I am Three.
Split in half by the separation of my parents, I was broken.
In the lavish world in which my father resided, I was a pretty puppet.
Dresses of tulle and red-soled heels I could not remember names of tried to befriend me, the hollow fragrance of a thousand expensive perfumes combining in the four-floored mansion to emit an odor of ostracism.
It was a world of materials. Nothing was genuine. Yet it is the only thing my mother regrets leaving behind when filing those papers.
Then why am I not
When I’m here?
A Maybach Mercedes opens its doors to return me to the airport. I won’t see it again until next year, and I regret not having tried harder to be happy. If only I’d get one more day, I could turn into the daughter my father wanted, and maybe he would finally tell me he loved me
and mean it.
But did I
The airplane’s doors open on the grounds of my home city.
The warm aura of love and genuine happiness buzz between my Mother, little sister, and I, as I rush to embrace them. It may only have been a week, but how I’ve missed them. I am home.
During the day, we laugh together. We go on last-minute adventures and midnight trips to McDonald’s. We watch TV shows in the park with Popcorn and Smoothies.
But during the night, we cry alone.
We move four apartments in one year, eviction after eviction. In the mornings I attend a private school financed by my Father, my chance at an independent future, filled with reflections of his world.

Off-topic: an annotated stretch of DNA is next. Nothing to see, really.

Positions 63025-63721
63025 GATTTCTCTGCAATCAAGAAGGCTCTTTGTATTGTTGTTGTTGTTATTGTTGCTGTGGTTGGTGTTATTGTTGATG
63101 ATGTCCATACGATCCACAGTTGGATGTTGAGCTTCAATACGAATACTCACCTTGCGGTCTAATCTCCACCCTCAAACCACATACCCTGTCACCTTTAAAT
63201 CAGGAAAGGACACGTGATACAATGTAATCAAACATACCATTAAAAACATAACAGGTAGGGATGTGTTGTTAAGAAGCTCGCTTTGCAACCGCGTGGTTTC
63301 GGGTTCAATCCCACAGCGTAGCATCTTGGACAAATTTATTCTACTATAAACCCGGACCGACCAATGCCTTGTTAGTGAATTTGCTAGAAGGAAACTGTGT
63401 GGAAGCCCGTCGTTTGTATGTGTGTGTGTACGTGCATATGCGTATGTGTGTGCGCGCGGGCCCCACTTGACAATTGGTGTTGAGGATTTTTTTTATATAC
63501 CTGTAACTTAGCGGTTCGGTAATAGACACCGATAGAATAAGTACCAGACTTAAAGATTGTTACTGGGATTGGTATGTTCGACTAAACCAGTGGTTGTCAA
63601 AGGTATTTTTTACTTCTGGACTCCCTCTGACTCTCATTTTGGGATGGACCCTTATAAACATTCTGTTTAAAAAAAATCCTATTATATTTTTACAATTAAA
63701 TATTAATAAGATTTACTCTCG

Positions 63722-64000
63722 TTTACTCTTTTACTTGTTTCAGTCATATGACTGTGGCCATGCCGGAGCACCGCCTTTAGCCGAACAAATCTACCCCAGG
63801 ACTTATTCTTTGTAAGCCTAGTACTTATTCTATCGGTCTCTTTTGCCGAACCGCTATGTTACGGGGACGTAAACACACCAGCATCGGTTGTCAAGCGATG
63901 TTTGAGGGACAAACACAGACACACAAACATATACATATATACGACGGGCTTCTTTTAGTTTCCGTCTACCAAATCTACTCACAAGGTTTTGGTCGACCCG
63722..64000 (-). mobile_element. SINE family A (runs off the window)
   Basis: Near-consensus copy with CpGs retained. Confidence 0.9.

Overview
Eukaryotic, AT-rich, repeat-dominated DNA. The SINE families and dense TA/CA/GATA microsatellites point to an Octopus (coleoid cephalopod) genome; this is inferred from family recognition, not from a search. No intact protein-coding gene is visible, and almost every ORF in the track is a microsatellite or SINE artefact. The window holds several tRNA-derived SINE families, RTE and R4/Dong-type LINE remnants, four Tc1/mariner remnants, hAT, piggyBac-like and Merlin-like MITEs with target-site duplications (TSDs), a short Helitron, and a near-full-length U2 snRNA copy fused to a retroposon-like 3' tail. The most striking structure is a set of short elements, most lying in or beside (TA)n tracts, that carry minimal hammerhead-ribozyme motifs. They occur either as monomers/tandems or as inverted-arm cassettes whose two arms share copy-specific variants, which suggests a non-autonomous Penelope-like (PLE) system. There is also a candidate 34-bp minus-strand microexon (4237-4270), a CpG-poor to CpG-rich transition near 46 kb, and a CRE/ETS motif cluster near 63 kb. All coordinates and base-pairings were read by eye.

I think it won’t last, because the tuition payment keeps being delayed and
For no reason,
While his new golden Bentley arrives in his mansion.
Because I had been attending the school for years, led the Student Council, and never missed a listing on the Honor Roll, they allow me more time.
Until seven months have passed and exams are coming near. They take me out of class until
The tuition is paid
in time for the next bill to arrive
And the cycle to start
all over again.
I return home to find an official taking away our valuables, the rent bill frowning sadly on the table.
I hug my mother as I look down at the apprehensive face of my little sister, whose smile believes she will one day get the same education I did. It breaks her father’s heart that he cannot afford it, although I have not given up hope.
I will be a beacon for my sister and mother. Where she failed, I will not. Unlike her, I am not being married off at 15 years old. I am 19 and a first generation college student. I do not have dreams. I have goals.
No. I am more than two halves
Of a broken child
Growing up with a scar
In her heart.
I am me.
I can be allowed to dream.
I can be allowed to seek love
In others than my father.
I can be allowed to let my soul seep out
And touch those around me
Without fear of what they may think of my smile.
I can be allowed to be
For that is not something my circumstances decide for me.
I am three.
I am my father’s doll.
I am my mother’s everything.
But most importantly,